Section 2 HASAWA and Section 2 of MHSW Regulations Section 2 (Health and Safety at Work Act): General duties of employers to their employees. • (1)It shall be the duty of every employer to ensure, so far as is reasonably practicable, the health, safety and welfare at work of all his employees. • (2)Without prejudice to the generality of an employer’s duty under the preceding subsection, the matters to which that duty extends include in particular— • (a)the provision and maintenance of plant and systems of work that are, so far as is reasonably practicable, safe and without risks to health; • (b)arrangements for ensuring, so far as is reasonably practicable, safety and absence of risks to health in connection with the use, handling, storage and transport of articles and substances; • (c)the provision of such information, instruction, training and supervision as is necessary to ensure, so far as is reasonably practicable, the health and safety at work of his employees; • (d)so far as is reasonably practicable as regards any place of work under the employer’s control, the maintenance of it in a condition that is safe and without risks to health and the provision and maintenance of means of access to and egress from it that are safe and without such risks; • (e)the provision and maintenance of a working environment for his employees that is, so far as is reasonably practicable, safe, without risks to health, and adequate as regards facilities and arrangements for their welfare at work. • (3)Except in such cases as may be prescribed, it shall be the duty of every employer to prepare and as often as may be appropriate revise a written statement of his general policy with respect to the health and safety at work of his employees and the organisation and arrangements for the time being in force for carrying out that policy, and to bring the statement and any revision of it to the notice of all of his employees. • (4)Regulations made by the Secretary of State may provide for the appointment in prescribed cases by recognised trade unions (within the meaning of the regulations) of safety representatives from amongst the employees, and those representatives shall represent the employees in consultations with the employers under subsection (6) below and shall have such other functions as may be prescribed. • (5) Repealed. • (6)It shall be the duty of every employer to consult any such representatives with a view to the making and maintenance of arrangements which will enable him and his employees to co-operate effectively in promoting and developing measures to ensure the health and safety at work of the employees, and in checking the effectiveness of such measures. • (7)In such cases as may be prescribed it shall be the duty of every employer, if requested to do so by the safety representatives mentioned in [F2subsection (4)] above, to establish, in accordance with regulations made by the Secretary of State, a safety committee having the function of keeping under review the measures taken to ensure the health and safety at work of his employees and such other functions as may be prescribed. Section 2 (Management of Health and Safety at Work Regulations): Disapplication of these Regulations • (1) These Regulations shall not apply to or in relation to the master or crew of a sea-going ship or to the employer of such persons in respect of the normal ship-board activities of a ship’s crew under the direction of the master. • (2) Regulations 3(4), (5), 10(2) and 19 shall not apply to occasional work or short-term work involving— • (a)domestic service in a private household; or • (b)work regulated as not being harmful, damaging or dangerous to young people in a family undertaking.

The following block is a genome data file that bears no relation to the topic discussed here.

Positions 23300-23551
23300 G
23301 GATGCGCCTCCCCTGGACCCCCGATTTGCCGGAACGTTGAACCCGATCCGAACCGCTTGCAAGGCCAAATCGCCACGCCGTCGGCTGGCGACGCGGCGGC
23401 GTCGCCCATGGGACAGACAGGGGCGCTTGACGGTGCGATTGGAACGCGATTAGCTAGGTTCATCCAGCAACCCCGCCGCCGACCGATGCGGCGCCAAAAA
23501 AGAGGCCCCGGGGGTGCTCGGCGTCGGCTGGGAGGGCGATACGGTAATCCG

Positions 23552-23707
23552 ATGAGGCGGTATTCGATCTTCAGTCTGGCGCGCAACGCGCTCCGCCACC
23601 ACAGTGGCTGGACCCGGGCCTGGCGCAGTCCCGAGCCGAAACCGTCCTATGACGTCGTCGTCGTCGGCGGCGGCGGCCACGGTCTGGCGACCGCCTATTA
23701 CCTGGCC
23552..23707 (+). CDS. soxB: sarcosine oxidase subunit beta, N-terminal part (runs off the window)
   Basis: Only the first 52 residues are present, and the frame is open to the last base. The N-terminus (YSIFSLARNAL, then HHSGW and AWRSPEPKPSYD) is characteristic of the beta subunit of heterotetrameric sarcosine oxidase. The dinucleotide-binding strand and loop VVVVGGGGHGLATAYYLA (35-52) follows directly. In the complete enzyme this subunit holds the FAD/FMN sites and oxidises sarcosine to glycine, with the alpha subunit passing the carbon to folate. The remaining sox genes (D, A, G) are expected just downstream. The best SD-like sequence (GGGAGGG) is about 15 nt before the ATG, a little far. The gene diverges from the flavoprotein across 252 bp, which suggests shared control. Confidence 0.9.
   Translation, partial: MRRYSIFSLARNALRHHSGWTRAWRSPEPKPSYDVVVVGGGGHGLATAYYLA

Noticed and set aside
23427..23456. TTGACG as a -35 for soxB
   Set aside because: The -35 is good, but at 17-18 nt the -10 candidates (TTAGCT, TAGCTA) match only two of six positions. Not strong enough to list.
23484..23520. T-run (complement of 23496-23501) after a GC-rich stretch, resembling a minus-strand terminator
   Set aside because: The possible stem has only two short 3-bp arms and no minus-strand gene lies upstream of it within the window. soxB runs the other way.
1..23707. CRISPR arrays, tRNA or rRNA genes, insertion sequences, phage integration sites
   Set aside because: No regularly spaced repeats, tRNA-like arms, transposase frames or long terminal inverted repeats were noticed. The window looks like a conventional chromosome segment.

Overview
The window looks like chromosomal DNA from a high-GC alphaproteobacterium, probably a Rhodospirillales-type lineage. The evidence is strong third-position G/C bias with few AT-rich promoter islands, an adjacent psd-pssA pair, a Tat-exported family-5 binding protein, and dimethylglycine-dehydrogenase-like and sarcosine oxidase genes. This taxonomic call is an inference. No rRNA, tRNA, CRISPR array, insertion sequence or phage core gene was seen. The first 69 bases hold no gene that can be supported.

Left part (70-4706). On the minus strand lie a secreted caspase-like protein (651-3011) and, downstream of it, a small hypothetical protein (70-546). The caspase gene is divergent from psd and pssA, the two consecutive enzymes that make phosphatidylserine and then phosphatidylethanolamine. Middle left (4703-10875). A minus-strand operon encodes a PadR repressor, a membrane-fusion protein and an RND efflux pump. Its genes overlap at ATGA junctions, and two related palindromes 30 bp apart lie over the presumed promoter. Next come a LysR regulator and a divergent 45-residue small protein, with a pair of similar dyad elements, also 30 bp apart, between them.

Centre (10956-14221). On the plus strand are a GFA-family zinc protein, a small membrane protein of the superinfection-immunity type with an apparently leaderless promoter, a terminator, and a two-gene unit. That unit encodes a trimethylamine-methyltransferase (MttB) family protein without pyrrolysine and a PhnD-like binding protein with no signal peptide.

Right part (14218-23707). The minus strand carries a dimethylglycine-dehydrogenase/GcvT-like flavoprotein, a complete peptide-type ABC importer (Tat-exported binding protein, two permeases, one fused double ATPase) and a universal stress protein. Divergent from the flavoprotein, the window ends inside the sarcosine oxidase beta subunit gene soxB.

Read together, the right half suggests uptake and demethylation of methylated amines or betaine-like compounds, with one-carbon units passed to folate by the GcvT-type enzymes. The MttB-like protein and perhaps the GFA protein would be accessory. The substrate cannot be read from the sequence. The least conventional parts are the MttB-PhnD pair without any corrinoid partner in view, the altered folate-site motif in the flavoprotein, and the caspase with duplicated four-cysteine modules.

Sections 7 and Section 8 of the Health and Safety at Work Act Section 7 - General duties of employees at work: It shall be the duty of every employee while at work— (a) to take reasonable care for the health and safety of himself and of other persons who may be affected by his acts or omissions at work; and (b) as regards any duty or requirement imposed on his employer or any other person by or under any of the relevant statutory provisions, to co-operate with him so far as is necessary to enable that duty or requirement to be performed or complied with. Section 8 - Duty not to interfere with or misuse things provided pursuant to certain provisions. No person shall intentionally or recklessly interfere with or misuse anything provided in the interests of health, safety or welfare in pursuance of any of the relevant statutory provisions.